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A Kubrickian afternoon aka. gear review-ing @ Store DJ

Words & Photography by Adam Rudegeair

In the age of re-imagining and rebooting every conceivable aspect of popular culture it’s not surprising that many classic analog synths are being brought back to life with a modern twist.

Remember the earworm that was the bassline to Herbie Hancock’s “Chameleon”? That’s the sound of the ARP Odyssey — a classic synth of Kubrickian proportions. Korg and original manufacturer ARP have joined forces to present a (slightly) leaner – but just as mean – revamp of this iconic and duophonic monster.

Ironically the original production of the Odyssey halted in 1981 due to a proliferation of cheaper, lighter, digital keyboards but things have now come full circuit. There’s a hunger for old school gear that eschews tedious scrolling through menus in favour of a smorgasbord of knobs and sliders and which doesn’t store presets, has low polyphony and probably requires a half-decent understanding of oscillators and envelopes to mould the sound effectively.

With the chances of both finding and being able to afford and maintain an original Odyssey slim to none, the new version has been the source of some fairly significant buzz in the keys world and while the internal circuit design remains absolutely authentic, a few 21st century features have been added. For starters you can now connect the axe to your computer via USB, allowing you to do things like trigger arpeggios from Ableton.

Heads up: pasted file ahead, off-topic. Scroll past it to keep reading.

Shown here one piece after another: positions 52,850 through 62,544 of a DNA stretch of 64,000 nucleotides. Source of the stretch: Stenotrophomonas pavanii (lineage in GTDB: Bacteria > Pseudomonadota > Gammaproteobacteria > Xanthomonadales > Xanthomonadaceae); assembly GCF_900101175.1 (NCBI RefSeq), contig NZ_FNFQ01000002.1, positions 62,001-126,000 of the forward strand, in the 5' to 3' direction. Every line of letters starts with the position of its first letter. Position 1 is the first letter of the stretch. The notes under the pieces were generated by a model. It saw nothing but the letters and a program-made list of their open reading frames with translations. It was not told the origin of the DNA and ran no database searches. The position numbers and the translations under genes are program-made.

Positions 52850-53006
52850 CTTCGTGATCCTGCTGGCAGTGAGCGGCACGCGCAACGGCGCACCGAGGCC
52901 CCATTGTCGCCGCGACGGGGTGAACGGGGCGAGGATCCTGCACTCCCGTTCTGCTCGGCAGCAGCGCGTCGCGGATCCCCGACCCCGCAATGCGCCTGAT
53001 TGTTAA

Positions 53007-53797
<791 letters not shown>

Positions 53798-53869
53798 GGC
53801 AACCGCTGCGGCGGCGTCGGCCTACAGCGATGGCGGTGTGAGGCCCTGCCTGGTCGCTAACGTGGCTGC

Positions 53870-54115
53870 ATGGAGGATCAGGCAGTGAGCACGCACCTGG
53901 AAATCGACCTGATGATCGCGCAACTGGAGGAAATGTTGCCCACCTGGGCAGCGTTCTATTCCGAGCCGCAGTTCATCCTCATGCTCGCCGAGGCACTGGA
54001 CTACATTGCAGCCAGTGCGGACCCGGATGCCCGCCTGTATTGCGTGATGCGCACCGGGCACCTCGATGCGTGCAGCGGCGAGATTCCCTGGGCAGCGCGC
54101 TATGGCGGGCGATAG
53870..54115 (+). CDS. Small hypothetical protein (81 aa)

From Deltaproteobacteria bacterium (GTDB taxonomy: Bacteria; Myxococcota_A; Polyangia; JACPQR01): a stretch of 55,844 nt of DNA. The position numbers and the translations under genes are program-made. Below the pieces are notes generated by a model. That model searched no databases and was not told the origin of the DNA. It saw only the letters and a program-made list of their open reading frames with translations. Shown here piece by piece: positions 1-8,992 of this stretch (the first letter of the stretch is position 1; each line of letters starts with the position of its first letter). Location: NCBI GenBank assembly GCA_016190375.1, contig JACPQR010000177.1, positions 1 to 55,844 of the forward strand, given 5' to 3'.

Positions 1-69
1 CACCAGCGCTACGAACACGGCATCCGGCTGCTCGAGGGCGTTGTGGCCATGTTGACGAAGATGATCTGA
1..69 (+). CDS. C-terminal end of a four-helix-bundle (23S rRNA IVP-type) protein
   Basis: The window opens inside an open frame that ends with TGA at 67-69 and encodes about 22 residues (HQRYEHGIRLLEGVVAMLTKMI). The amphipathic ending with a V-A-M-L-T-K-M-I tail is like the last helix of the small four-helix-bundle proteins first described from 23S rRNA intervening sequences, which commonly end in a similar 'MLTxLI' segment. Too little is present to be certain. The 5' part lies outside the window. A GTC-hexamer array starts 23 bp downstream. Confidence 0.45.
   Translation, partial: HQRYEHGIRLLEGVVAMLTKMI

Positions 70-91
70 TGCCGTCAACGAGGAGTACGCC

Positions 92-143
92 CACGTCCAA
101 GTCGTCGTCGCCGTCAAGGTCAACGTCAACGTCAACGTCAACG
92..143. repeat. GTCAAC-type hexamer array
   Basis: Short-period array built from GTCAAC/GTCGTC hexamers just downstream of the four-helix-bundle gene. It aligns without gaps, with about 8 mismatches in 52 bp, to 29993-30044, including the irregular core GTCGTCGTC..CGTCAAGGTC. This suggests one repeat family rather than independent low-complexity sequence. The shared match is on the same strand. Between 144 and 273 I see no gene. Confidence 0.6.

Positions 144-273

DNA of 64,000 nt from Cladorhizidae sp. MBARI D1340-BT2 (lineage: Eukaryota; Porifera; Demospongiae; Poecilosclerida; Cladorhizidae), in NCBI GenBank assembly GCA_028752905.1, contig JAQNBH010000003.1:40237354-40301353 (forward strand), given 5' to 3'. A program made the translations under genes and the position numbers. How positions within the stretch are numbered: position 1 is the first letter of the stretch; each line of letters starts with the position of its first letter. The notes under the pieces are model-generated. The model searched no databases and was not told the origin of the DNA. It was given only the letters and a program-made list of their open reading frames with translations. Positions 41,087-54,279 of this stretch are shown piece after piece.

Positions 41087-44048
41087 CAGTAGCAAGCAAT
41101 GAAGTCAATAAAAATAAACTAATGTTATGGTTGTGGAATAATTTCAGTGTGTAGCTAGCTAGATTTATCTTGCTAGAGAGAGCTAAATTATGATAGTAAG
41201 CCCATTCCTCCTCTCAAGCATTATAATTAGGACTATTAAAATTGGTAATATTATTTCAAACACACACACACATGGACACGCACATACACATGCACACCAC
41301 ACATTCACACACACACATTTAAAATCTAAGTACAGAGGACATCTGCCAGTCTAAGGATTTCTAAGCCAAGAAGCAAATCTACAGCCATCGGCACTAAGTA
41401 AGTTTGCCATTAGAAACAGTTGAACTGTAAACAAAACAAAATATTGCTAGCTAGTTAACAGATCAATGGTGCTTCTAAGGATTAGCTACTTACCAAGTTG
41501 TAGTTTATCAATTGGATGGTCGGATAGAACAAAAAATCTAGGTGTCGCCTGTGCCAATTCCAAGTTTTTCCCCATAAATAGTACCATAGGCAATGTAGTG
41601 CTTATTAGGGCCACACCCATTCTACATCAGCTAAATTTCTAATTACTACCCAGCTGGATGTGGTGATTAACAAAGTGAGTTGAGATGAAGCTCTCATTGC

The actual unit is 85% of the original size and features Korg’s slimline keys (also seen on their revamped RK100s Keytar). For maximum authenticity the designers resisted the urge to add velocity or after touch. The sliders are smoother and more durable than on the original and they even throw in a hard case and patch cables. With everyone from St Vincent to Snarky Puppy embracing the distinctive voice of the Odyssey I don’t think this guy is going anywhere soon.

In addition to tackling giants of the analog synth realm Korg have been targeting the little people as well — The tinyPIANO is designed to cater for the toddler virtuoso. This 25-key toy piano is battery operated, contains 25 internal sounds (including ‘Pipe Organ’, ‘Marimba’, and of course, ‘Toy Piano’) and comes in four colours: black, white, red and pink. Let’s hope the little tackers appreciate the high gloss finish and the spongy action of the keys. Packed into the tiny unit are some features you’d expect from a regular digital piano included here including line out and a transpose function. Though with 50 demo tracks in the memory bank I imagine the #1 feature most appealing to parents would be the headphone jack.

Store DJ can be found at 394 Victoria street, Richmond. Check out their website here

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